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Sunday, February 10, 2013

Barbara Review

Nina Hoss in Barbara
Adopt Films 
Barbara Review
2012, 105 minutes
Rated PG-13 for some sexual material, thematic elements, and smoking

Winner of the Silver Bear for Best Director (Christian Petzold) at the 2012 Berlinale Barbara is a masterful work featuring a world-class performance by Nina Hoss.  Barbara follows a nurse, Barbara, (Hoss) who is sent from East Berlin to the countryside of East Germany to work in a clinic after trying to apply for an exit visa.  There is far more to the story than this, but I will let you see that for yourself.

In 2012, there were many films that worked very well due to a/some mesmerizing central performance(s) such as The Sessions, Amour, and Flight, and this is one of them.  This film, while well-scripted and directed, is elevated to a new level because of Hoss' powerhouse performance.  As Barbara, Nina Hoss creates a character so likable, so beautifully good that it is impossible not to feel for her and love her.  She is a woman oppressed by her government, but unafraid to do whats right and rebel.  I know this sounds like a multitude of other films, but it isn't.  Hoss' onscreen presence is something otherworldly.  Hoss' performance is understated, but it is always evident what is going on inside of her.  Her face shows everything.  It is a shame that she was not nominated for an Academy Award.  She was better than all of the already amazing Best Actress nominees, save for Emmanuelle Riva.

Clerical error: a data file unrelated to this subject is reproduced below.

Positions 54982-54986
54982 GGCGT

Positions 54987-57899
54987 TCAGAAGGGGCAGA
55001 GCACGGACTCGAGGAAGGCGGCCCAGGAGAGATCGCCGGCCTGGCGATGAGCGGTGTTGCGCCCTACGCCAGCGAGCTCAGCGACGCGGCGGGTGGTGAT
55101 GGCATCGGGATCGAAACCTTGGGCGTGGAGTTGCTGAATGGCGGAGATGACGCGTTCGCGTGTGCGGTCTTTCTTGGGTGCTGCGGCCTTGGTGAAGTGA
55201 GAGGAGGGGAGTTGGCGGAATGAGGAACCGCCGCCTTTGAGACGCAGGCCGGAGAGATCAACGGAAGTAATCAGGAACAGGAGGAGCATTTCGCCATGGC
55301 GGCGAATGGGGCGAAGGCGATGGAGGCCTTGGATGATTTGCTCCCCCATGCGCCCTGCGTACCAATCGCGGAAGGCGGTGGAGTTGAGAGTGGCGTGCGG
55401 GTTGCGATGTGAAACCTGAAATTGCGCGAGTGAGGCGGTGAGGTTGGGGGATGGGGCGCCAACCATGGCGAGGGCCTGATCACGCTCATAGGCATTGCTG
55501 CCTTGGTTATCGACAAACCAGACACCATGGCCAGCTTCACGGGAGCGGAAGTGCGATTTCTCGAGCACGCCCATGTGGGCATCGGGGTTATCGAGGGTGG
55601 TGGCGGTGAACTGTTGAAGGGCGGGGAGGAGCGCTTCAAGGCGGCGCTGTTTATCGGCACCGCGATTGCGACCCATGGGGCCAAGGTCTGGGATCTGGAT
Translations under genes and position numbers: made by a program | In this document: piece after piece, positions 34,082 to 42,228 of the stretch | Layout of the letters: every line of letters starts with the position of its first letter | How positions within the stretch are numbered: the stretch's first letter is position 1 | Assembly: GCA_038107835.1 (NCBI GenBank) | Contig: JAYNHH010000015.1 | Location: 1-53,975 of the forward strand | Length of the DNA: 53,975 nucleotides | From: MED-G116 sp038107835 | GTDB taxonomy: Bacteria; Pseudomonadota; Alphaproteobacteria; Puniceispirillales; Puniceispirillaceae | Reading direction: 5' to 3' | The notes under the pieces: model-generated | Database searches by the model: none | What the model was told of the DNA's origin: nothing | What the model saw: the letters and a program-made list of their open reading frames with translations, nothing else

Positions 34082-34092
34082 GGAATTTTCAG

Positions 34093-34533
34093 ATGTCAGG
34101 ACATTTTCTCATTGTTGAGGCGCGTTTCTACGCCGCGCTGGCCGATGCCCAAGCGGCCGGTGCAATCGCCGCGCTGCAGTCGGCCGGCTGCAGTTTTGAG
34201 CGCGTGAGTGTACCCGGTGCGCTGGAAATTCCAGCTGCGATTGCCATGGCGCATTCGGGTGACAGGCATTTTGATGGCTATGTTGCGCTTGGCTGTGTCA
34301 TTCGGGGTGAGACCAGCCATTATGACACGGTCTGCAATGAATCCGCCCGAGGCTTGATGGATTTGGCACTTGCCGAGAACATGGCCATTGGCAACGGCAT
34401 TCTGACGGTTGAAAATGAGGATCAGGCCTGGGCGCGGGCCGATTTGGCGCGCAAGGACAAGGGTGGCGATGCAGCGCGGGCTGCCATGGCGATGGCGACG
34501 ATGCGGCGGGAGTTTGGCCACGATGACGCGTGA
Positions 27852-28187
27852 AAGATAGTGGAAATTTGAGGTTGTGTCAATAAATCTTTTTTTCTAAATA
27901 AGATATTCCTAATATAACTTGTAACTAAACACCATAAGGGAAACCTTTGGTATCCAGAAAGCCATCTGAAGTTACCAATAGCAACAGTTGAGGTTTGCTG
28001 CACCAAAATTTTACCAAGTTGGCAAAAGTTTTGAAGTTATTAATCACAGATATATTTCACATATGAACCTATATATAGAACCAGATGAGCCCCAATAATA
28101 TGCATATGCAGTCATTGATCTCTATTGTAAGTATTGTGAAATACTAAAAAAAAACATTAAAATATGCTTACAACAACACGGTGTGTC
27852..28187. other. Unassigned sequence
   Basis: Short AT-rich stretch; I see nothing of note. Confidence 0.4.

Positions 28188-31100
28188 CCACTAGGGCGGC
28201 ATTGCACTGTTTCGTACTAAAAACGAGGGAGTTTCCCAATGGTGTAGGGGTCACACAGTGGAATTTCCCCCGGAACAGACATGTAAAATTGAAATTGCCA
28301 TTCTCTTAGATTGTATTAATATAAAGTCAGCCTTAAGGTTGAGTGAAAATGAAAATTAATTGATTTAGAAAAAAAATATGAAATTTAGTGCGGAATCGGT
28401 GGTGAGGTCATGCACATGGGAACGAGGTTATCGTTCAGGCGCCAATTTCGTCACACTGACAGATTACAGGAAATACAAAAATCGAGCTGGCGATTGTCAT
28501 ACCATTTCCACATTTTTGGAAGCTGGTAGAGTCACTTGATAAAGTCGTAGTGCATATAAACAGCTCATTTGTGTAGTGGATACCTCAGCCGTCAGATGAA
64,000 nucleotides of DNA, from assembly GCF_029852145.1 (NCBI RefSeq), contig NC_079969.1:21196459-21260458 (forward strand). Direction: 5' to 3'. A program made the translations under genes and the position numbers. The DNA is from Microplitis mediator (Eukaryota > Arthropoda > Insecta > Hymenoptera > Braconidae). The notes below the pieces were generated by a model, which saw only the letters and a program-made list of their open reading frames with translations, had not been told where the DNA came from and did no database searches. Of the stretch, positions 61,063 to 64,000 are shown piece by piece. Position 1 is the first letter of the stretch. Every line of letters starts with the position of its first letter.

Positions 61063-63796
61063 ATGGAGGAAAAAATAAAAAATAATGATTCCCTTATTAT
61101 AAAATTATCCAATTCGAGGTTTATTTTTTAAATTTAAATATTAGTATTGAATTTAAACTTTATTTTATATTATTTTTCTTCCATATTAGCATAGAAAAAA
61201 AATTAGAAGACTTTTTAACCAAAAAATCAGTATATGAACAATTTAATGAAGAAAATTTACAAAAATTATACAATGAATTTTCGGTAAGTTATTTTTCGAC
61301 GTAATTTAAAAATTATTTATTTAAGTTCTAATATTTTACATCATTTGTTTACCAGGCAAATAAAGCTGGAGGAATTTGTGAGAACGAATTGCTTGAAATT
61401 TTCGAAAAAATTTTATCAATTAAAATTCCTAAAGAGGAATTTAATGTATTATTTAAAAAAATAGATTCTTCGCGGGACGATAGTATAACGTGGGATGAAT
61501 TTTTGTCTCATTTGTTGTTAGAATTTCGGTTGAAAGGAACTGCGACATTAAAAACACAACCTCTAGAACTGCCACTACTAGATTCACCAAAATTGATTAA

Christian Petzold's direction is also strong.  While there is no impressive camerawork or technical aspects to the film (save for the beautiful colored lighting), Petzold keeps tight control over the film and uses an extremely slow pace to let the drama unfold.  The pace does get too slow in some points, but overall it works well.  Petzold really made me feel the paranoia and tension felt in East Germany.

Barbara's story is quite powerful, but it is truly brought home by the conclusion.  It made me love the character of Barbara even more and brought the film to an emotional apex.  However, that apex is achieved through understatement, mainly in the form of Hoss' performance and the lack of dramatic music.

Overall, Barbara is a criminally underseen film due to a lack of an advertising campaign and an extremely limited release.  This film was the German submission to the Academy Awards and for the life of me I cannot figure out why it wasn't nominated.  It is for sure better than A Royal Affair (which, for the record, I enjoyed quite a bit) and may have been better than the outstanding No (it barely missed my top films of the year list.  It also opens on Friday).  Barbara will not be for everyone due to its slow pace, but those who do go see it, will be heavily rewarded.

-Joshua Handler

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